Heart attack and stroke account for more death and disability than all cancers combined. Unlike cancers, heart attack strikes more than half of its victims by sudden death, leaving no opportunity for treatment. In fact, the rates of unexpected heart attack and out-of-hospital sudden cardiac death have remained at high levels for the past 30 years. Multiple screening tests are approved for asymptomatic cancers such as mammography and colonoscopy. However, none is approved for asymptomatic atherosclerosis, which underlies both heart attack and stroke. This void leaves many individuals - even those with severe atherosclerosis - totally unaware of their risk because they have no symptoms.

An analysis by the SHAPE Task Force estimates that proper screening of these asymptomatic men and women could have the following outcomes:

  • Prevent more than 4,300 deaths from cardiovascular disease each year in Texas (over 90,000 deaths in the U.S.).
  • Reduce the Texas population with a history of heart attack - currently estimated to be 550,000 - by as much as 25 percent.
  • Save approximately $1.6 billion annually (over 21 billion in the U.S.).

"We are very thankful for Representative Oliveira's strong leadership in working to correct a profound failure of our healthcare system," said Dr. Matthew Budoff, a member of the SHAPE Task Force who is the leading author of the latest scientific statement of American Heart Association regarding noninvasive cardiac CT imaging. "These technologies are widely available, but because insurance doesn't cover them, only people with the means to pay for the procedures out of their own pockets can benefit from these advances. If passed, this bill will have a monumental impact on preventive cardiovascular healthcare that can go far beyond Texas."

Atherosclerosis, a metabolic and inflammatory disease that causes plaque build up in arteries, is responsible for nearly all cases of heart attack and most cases of strokes. Individuals with the highest degree of atherosclerotic plaque burden are described as "the Vulnerable Patient." Such individuals exhibit no signs of heart disease and are not identified as very-high-risk by traditional risk factor assessment. Representative Oliveira's bill is designed to identify this population and get them the treatment needed to extend their lives.

About SHAPE:
Originated from the Texas Medical Center in Houston, the Society for Heart Attack Prevention and Eradication (SHAPE) is a non-profit organization founded by Dr. Morteza Naghavi, a former faculty of the Texas Heart Institute and the University of Texas in Houston. The mission of SHAPE is to promote education and research related to mechanism, prevention, detection, and treatment of heart attacks. The organization is committed to raising public awareness about recent revolutionary discoveries that opened exciting new avenues to prevent heart attack. The SHAPE's mission is to eradicate heart attacks in the 21st century. Additional information is available on the organization's Web site at http://www.shapesociety.org or call 1-877-SHAPE11.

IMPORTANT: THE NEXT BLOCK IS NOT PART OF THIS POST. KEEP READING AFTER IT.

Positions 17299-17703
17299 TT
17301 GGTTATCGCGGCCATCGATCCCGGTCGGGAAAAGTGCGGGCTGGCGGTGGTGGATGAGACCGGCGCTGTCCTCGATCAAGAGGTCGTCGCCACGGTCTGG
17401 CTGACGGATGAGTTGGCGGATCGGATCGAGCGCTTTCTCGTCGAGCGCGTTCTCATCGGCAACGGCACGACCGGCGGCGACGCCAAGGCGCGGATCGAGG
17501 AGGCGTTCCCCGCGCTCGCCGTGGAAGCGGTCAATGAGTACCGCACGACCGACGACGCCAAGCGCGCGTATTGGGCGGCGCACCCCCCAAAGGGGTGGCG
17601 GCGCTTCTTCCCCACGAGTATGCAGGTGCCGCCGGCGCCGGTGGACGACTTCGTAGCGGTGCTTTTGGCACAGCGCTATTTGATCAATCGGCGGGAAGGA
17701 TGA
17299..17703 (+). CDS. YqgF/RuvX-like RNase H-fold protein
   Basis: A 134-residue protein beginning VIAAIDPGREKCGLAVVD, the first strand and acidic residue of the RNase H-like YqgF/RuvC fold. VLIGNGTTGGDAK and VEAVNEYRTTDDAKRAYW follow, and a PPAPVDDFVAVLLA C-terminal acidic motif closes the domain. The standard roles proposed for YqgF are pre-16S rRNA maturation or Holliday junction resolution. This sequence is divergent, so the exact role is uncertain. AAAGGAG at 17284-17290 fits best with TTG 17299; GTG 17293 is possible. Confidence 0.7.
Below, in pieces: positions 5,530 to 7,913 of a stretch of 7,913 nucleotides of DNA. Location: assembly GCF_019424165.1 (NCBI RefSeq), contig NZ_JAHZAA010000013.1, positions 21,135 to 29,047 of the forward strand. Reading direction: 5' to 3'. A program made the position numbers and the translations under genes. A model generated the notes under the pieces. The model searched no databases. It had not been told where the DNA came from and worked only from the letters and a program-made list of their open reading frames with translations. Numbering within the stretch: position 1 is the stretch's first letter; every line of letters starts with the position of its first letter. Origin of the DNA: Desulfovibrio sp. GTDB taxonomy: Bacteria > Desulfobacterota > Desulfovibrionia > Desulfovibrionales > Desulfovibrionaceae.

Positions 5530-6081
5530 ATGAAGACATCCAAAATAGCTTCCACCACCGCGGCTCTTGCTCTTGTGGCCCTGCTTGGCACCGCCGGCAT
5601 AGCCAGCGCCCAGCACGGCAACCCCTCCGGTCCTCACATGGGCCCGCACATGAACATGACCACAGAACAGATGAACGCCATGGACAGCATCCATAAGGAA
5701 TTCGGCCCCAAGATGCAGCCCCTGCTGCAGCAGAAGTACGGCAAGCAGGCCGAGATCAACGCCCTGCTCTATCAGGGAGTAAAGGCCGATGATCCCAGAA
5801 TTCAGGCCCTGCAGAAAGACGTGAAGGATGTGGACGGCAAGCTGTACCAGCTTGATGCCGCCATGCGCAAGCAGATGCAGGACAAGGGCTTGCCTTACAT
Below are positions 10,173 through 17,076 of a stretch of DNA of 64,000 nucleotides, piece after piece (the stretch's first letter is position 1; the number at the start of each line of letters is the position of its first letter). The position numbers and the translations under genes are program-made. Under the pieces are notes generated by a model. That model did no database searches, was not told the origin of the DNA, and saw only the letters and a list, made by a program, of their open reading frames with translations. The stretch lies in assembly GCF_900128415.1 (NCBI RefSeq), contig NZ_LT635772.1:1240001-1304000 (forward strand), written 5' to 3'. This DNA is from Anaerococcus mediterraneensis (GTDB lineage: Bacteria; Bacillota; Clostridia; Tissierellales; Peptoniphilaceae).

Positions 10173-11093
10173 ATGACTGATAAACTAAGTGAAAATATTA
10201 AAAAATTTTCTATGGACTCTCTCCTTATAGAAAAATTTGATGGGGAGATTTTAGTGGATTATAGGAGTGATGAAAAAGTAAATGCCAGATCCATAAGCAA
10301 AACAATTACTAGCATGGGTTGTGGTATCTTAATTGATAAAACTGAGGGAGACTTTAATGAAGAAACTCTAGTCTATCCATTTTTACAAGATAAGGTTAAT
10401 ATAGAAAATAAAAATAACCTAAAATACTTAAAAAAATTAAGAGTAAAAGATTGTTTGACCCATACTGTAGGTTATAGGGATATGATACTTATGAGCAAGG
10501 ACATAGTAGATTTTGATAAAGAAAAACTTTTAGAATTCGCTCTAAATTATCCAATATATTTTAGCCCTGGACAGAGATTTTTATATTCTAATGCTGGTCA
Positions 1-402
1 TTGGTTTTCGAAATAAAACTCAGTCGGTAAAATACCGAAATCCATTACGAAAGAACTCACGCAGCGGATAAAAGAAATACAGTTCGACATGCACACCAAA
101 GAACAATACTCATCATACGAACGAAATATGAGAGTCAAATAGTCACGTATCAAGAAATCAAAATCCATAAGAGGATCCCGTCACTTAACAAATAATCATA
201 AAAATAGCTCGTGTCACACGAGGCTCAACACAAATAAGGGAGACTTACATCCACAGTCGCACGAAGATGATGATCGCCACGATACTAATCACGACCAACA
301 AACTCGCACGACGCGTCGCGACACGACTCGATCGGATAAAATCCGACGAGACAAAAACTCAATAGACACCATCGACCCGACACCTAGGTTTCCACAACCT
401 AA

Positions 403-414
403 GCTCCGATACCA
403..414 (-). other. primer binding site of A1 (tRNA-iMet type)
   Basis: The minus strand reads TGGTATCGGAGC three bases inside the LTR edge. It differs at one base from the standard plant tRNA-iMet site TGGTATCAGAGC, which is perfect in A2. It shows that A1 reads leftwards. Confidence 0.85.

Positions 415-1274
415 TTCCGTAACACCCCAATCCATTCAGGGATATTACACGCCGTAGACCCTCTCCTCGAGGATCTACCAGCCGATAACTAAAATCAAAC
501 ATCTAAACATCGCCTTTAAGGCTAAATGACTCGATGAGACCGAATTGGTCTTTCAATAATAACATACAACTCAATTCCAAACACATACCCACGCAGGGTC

About SHAPE Task Force :
Chairman: Morteza Naghavi, M.D. Editorial Committee: Prediman K. Shah, M.D. (Chief); (alphabetic order): Raymond Bahr, M.D., Daniel Berman, M.D., Roger Blumenthal, M.D., Matthew J. Budoff, M.D., Jay Cohn, M.D., Erling Falk, M.D., Ph.D., Ole Faergeman, M.D., Zahi Fayad, Ph.D., Harvey S. Hecht, M.D., Wolfgang Koenig, M.D., Ph.D., Daniel Lane, M.D., Ph.D., Morteza Naghavi, M.D., John Rumberger, M.D., Ph.D., Allen J. Taylor, M.D. Writing Group: Erling Falk, M.D., Ph.D. (Coordinator); (alphabetic order): Juhani Airaksinen, M.D., Dan Arking, Ph.D., Juan Badimon, Ph.D., Raymond Bahr, M.D., Daniel Berman, M.D., Matthew J. Budoff, M.D., Jay Cohn, M.D., Jasenka Demirovic, M.D., Ph.D., George A. Diamond, M.D., Pamela Douglas, M.D., Ole Faergeman, M.D., Zahi Fayad, Ph.D., James A. Goldstein, M.D., Harvey S. Hecht, M.D., Victoria L.M. Herrera, M.D., Sanjay Kaul, M.D., M.P.H., Wolfgang Koenig, M.D., Ph.D., Robert A. Mendes, M.D., Morteza Naghavi, M.D.; Tasneem Z. Naqvi, M.D., Ward A. Riley, Ph.D., Yoram Rudy, PhD, John Rumberger, M.D., Ph.D., Leslee Shaw, Ph.D., Robert S. Schwartz, M.D., Arturo G. Touchard, M.D. Advisors (alphabetic order): Arthur Agagston, M.D., Stephane Carlier, M.D., Ph.D., Raimund Erbel, M.D., Chris deKorte, Ph.D., Craig Hartley, Ph.D., Ioannis Kakadiaris, Ph.D., Roxana Mehran, M.D., Ralph Metcalfe, Ph.D., Daniel O'Leary, M.D., Jan Nilsson, M.D., Gerard Pasterkamp, M.D., Ph.D., Paul Schoenhagen, M.D., Henrik Sillesen, M.D., Ph.D.

A comprehensive and detailed scientific report of the SHAPE Task Force is currently in press by Humana Press (Springer). View the upcoming SHAPE Textbook